The Supreme Court’s unanimous decision on Monday that the National Collegiate Athletic Association cannot restrict certain education benefits from student athletes—such as free computers, internships, postgraduate scholarships—doesn’t pose much of a revolutionary threat against the organization’s concept of amateurism in the short term. But give it a few years. The high court’s holding in NCAA v. Alston may very well come to be seen as the beginning of the end of the exploitation of college athletes.
The NCAA, Justice Neil Gorsuch wrote for the majority, “seeks immunity from the normal operation of the antitrust laws,” something the court could not condone given the fact that “this suit involves admitted horizontal price fixing in a market where the defendants exercise monopoly control.”
“To the extent [the NCAA] means to propose a sort of judicially ordained immunity from the terms of the Sherman Act for its restraints of trade—that we should overlook its restrictions because they happen to fall at the intersection of higher education, sports, and money—we cannot agree,” Gorsuch continued.
The ruling itself is narrow. The decision opens the door to some additional forms of compensation for college athletes, including educational tools, graduate studies, and even study abroad programs. But it doesn’t touch the most essential question facing the future of college athletics: actual compensation for athletes. As it stands, the NCAA and its member schools rake in billions of dollars in ticket sales, merchandise, and (most importantly) broadcasting and licensing deals; college coaches are paid millions and are often the highest-paid public employees in their states. And yet this entire plutocratic farce is built entirely on the back of unpaid labor—college athletes are “compensated” with scholarships, though the most profitable sports programs at the top tier of schools are often so demanding they leave little time for academics. (I am reminded of a college cross-country coach who told me, “In college you only have time for two of three things: academics, athletics, and socializing.” That was at Oberlin College, and the number of ESPNs will have to swell into the double digits before its student athletes find their way onto a Rivalry Week special.) Nevertheless, the Supreme Court has put an end to this arrangement in sight. In a blistering concurring opinion, Justice Brett Kavanaugh—yes, that Brett Kavanaugh—argued that the NCAA was profoundly exploitative.
“The NCAA couches its arguments for not paying student-athletes in innocuous labels. But the labels cannot disguise the reality: The NCAA’s business model would be flatly illegal in almost any other industry in America,” he wrote. His conclusion hardly minced words: “The NCAA is not above the law.” Kavanaugh’s concurring opinion is a barely disguised invitation for plaintiffs to bring more antitrust suits against the NCAA’s cartel. Kavanaugh’s opinion is particularly notable because it shreds the NCAA’s basic argument, that amateurism is an important tradition that must be preserved. “Those traditions alone cannot justify the NCAA’s decision to build a massive money-raising enterprise on the backs of student-athletes who are not fully compensated,” Kavanaugh wrote. If the NCAA cannot sell the gauzy idea of “tradition,” there’s little left for the organization to fall back upon in arguing for the status quo.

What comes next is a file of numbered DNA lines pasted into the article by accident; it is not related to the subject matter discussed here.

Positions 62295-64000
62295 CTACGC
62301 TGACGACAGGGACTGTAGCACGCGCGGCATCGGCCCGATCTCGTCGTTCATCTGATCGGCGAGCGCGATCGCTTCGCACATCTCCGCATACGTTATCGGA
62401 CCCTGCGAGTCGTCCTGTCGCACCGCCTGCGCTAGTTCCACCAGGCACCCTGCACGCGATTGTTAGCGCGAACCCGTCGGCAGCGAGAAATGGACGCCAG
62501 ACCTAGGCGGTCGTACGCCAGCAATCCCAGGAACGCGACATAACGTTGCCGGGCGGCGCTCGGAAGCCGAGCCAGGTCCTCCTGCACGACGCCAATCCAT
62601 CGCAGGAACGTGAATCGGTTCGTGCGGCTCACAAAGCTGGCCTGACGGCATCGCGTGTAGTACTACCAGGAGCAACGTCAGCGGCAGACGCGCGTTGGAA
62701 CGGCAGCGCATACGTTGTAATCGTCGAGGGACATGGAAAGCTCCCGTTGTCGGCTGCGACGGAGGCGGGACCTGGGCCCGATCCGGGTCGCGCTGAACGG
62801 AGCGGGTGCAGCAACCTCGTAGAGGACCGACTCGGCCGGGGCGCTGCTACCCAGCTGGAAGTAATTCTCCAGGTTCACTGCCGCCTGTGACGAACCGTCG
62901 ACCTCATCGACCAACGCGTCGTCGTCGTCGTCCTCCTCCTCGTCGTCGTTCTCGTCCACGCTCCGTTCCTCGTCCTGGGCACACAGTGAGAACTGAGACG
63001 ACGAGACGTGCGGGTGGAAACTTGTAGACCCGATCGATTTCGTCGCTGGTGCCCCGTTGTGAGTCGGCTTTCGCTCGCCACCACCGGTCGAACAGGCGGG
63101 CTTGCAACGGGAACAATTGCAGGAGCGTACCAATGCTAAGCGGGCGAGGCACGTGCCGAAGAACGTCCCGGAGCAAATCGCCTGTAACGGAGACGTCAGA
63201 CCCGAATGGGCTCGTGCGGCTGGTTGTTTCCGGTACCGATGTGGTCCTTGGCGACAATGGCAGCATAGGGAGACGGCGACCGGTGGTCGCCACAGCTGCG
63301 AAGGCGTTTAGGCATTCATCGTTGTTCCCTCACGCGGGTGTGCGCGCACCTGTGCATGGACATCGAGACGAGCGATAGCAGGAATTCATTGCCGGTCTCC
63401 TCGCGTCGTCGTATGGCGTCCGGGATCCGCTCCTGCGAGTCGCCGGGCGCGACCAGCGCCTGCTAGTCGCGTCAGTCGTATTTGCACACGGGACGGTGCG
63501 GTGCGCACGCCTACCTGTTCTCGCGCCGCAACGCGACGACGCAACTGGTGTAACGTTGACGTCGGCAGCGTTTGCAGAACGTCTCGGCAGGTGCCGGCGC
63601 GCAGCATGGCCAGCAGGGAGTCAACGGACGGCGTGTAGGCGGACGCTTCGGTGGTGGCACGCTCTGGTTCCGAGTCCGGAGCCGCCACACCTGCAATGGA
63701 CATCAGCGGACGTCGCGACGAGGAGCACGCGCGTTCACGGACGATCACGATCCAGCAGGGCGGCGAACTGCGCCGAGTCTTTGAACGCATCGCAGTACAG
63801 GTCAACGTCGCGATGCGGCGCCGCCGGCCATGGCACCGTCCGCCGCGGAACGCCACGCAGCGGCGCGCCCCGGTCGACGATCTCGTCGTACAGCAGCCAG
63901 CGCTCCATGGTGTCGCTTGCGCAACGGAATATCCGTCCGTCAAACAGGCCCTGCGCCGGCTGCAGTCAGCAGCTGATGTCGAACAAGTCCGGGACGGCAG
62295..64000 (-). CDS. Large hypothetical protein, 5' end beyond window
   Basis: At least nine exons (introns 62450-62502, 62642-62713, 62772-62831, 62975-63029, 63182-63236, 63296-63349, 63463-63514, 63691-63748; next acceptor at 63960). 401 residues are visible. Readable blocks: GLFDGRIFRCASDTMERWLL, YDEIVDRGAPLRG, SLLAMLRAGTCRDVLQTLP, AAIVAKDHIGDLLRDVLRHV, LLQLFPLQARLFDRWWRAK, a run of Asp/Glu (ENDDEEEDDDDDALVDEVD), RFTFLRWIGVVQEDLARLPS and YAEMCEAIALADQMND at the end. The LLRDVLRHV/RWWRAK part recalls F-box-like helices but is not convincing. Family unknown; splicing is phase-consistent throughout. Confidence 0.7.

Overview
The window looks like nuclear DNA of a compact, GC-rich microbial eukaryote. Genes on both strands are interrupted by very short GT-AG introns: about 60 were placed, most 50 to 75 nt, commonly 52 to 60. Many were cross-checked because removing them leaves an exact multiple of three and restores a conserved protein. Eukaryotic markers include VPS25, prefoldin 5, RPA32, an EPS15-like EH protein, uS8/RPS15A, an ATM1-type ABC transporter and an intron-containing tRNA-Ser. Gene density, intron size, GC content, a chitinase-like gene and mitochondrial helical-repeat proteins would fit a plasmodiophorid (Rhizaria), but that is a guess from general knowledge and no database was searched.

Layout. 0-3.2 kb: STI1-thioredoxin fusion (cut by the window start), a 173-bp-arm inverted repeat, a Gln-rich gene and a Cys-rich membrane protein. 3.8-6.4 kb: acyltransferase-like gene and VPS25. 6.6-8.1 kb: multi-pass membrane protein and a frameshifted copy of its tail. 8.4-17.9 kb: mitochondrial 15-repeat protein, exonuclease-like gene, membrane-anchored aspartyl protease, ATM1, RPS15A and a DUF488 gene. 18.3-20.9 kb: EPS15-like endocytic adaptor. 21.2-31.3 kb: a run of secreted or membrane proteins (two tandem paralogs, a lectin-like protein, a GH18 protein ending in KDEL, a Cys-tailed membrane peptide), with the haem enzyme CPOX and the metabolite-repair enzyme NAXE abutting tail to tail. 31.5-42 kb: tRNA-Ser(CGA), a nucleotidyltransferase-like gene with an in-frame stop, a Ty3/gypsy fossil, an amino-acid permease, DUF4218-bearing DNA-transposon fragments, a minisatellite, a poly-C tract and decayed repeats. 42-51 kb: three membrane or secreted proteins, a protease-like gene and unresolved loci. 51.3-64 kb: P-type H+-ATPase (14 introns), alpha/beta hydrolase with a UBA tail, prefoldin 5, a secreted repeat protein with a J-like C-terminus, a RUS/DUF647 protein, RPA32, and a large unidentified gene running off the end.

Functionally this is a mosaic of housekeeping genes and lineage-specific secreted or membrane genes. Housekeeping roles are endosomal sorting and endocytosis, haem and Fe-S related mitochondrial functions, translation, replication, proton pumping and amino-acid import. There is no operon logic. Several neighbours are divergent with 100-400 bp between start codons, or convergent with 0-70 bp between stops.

The fact that Gorsuch and Kavanaugh played such a significant role in the court’s decision is notable because it reflects a growing cross-political consensus that the NCAA’s treatment of athletes is deeply exploitative. Clarence Thomas, another justice hardly known for his sensitivity, noted in oral arguments that it was “odd that the coaches’ salaries have ballooned,” despite the amateur nature of college athletics.
The Biden administration has vociferously backed the student athletes; its solicitor general filed a brief urging the court to side against the NCAA earlier this year. And Democrats in Congress held hearings about compensating college athletes earlier this month. All three branches of government—and prominent figures from both parties (it was former GOP Representative Mark Walker who authored the 2019 Student-Athlete Equity Act)—are backing compensation and fighting the NCAA.
Over the last several years, the burgeoning consensus around the idea that the NCAA’s practices are deeply exploitative, anti-competitive, and immoral has lent an air of inevitability to the idea that reform was coming. The NCAA has, during this period, refused to take any substantial actions to mollify its critics; it has instead been dragged kicking and screaming in the direction of change. Hilariously, the organization declared victory after the ruling was released—a move reminiscent of Texas Tech claiming to have won the 2019 Men’s College Basketball Championship.
There was nothing stopping the NCAA from working toward a compromise and avoid running afoul of this Supreme Court case; its decision to fight now looks obstinate and misguided. These decisions may well prove to be the NCAA’s undoing. This is not to say that imminent change is on the horizon. It has taken decades for the cause of student athletes to get this far, and the league has benefited greatly from both inertia and the way these exploitative arrangements have brought in substantial wealth—the better to bankroll a massive litigation and lobbying operation. But with lawmakers growing increasingly sympathetic to their pleas, the addition of a unanimous Supreme Court ruling has perhaps put us on the verge of compensating college athletes, something that should have happened a very long time ago.